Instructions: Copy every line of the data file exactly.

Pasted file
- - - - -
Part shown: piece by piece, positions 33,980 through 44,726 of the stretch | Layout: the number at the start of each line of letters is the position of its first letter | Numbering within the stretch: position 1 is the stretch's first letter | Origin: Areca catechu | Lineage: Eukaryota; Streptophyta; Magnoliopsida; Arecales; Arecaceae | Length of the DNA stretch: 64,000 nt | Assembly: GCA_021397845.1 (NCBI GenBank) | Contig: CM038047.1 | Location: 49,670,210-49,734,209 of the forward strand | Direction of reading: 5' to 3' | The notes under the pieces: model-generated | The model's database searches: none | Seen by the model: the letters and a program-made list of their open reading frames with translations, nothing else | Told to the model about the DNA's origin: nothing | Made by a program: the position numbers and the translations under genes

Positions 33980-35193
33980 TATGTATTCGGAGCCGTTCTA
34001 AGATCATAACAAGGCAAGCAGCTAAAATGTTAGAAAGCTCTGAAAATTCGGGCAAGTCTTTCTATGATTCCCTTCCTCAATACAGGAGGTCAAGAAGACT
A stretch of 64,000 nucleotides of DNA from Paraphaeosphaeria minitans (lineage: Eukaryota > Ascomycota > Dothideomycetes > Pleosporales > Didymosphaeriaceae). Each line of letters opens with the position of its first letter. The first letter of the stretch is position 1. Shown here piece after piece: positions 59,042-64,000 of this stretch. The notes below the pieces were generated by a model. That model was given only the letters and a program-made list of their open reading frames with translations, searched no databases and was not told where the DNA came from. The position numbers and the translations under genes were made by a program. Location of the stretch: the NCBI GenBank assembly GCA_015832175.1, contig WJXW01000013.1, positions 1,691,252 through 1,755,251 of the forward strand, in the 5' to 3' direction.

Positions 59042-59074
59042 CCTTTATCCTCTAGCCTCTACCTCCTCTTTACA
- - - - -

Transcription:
Part shown: piece by piece, positions 33,980 through 44,726 of the stretch | Layout: the number at the start of each line of letters is the position of its first letter | Numbering within the stretch: position 1 is the stretch's first letter | Origin: Areca catechu | Lineage: Eukaryota; Streptophyta; Magnoliopsida; Arecales; Arecaceae | Length of the DNA stretch: 64,000 nt | Assembly: GCA_021397845.1 (NCBI GenBank) | Contig: CM038047.1 | Location: 49,670,210-49,734,209 of the forward strand | Direction of reading: 5' to 3' | The notes under the pieces: model-generated | The model's database searches: none | Seen by the model: the letters and a program-made list of their open reading frames with translations, nothing else | Told to the model about the DNA's origin: nothing | Made by a program: the position numbers and the translations under genes

Positions 33980-35193
33980 TATGTATTCGGAGCCGTTCTA
34001 AGATCATAACAAGGCAAGCAGCTAAAATGTTAGAAAGCTCTGAAAATTCGGGCAAGTCTTTCTATGATTCCCTTCCTCAATACAGGAGGTCAAGAAGACT
A stretch of 64,000 nucleotides of DNA from Paraphaeosphaeria minitans (lineage: Eukaryota > Ascomycota > Dothideomycetes > Pleosporales > Didymosphaeriaceae). Each line of letters opens with the position of its first letter. The first letter of the stretch is position 1. Shown here piece after piece: positions 59,042-64,000 of this stretch. The notes below the pieces were generated by a model. That model was given only the letters and a program-made list of their open reading frames with translations, searched no databases and was not told where the DNA came from. The position numbers and the translations under genes were made by a program. Location of the stretch: the NCBI GenBank assembly GCA_015832175.1, contig WJXW01000013.1, positions 1,691,252 through 1,755,251 of the forward strand, in the 5' to 3' direction.

Positions 59042-59074
59042 CCTTTATCCTCTAGCCTCTACCTCCTCTTTACA